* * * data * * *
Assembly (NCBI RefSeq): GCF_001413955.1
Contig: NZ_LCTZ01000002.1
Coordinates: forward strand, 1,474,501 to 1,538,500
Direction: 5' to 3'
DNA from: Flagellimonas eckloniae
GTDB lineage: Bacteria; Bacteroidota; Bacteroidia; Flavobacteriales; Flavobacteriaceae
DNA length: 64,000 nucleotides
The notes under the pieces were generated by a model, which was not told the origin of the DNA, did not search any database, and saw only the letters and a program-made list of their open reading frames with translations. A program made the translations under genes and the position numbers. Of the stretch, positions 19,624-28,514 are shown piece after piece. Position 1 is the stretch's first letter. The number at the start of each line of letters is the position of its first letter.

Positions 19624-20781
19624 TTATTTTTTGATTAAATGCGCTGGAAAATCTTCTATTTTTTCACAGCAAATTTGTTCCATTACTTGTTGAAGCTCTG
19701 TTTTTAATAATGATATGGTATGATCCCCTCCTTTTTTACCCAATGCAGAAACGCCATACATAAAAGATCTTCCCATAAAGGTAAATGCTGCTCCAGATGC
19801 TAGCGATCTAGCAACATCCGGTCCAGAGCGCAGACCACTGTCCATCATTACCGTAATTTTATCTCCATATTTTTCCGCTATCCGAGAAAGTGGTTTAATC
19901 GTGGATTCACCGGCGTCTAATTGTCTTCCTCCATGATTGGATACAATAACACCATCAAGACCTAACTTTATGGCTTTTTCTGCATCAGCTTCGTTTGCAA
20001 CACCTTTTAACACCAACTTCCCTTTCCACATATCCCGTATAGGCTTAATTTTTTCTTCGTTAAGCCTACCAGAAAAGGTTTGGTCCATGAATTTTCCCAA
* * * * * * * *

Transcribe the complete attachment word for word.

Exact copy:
Assembly (NCBI RefSeq): GCF_001413955.1
Contig: NZ_LCTZ01000002.1
Coordinates: forward strand, 1,474,501 to 1,538,500
Direction: 5' to 3'
DNA from: Flagellimonas eckloniae
GTDB lineage: Bacteria; Bacteroidota; Bacteroidia; Flavobacteriales; Flavobacteriaceae
DNA length: 64,000 nucleotides
The notes under the pieces were generated by a model, which was not told the origin of the DNA, did not search any database, and saw only the letters and a program-made list of their open reading frames with translations. A program made the translations under genes and the position numbers. Of the stretch, positions 19,624-28,514 are shown piece after piece. Position 1 is the stretch's first letter. The number at the start of each line of letters is the position of its first letter.

Positions 19624-20781
19624 TTATTTTTTGATTAAATGCGCTGGAAAATCTTCTATTTTTTCACAGCAAATTTGTTCCATTACTTGTTGAAGCTCTG
19701 TTTTTAATAATGATATGGTATGATCCCCTCCTTTTTTACCCAATGCAGAAACGCCATACATAAAAGATCTTCCCATAAAGGTAAATGCTGCTCCAGATGC
19801 TAGCGATCTAGCAACATCCGGTCCAGAGCGCAGACCACTGTCCATCATTACCGTAATTTTATCTCCATATTTTTCCGCTATCCGAGAAAGTGGTTTAATC
19901 GTGGATTCACCGGCGTCTAATTGTCTTCCTCCATGATTGGATACAATAACACCATCAAGACCTAACTTTATGGCTTTTTCTGCATCAGCTTCGTTTGCAA
20001 CACCTTTTAACACCAACTTCCCTTTCCACATATCCCGTATAGGCTTAATTTTTTCTTCGTTAAGCCTACCAGAAAAGGTTTGGTCCATGAATTTTCCCAA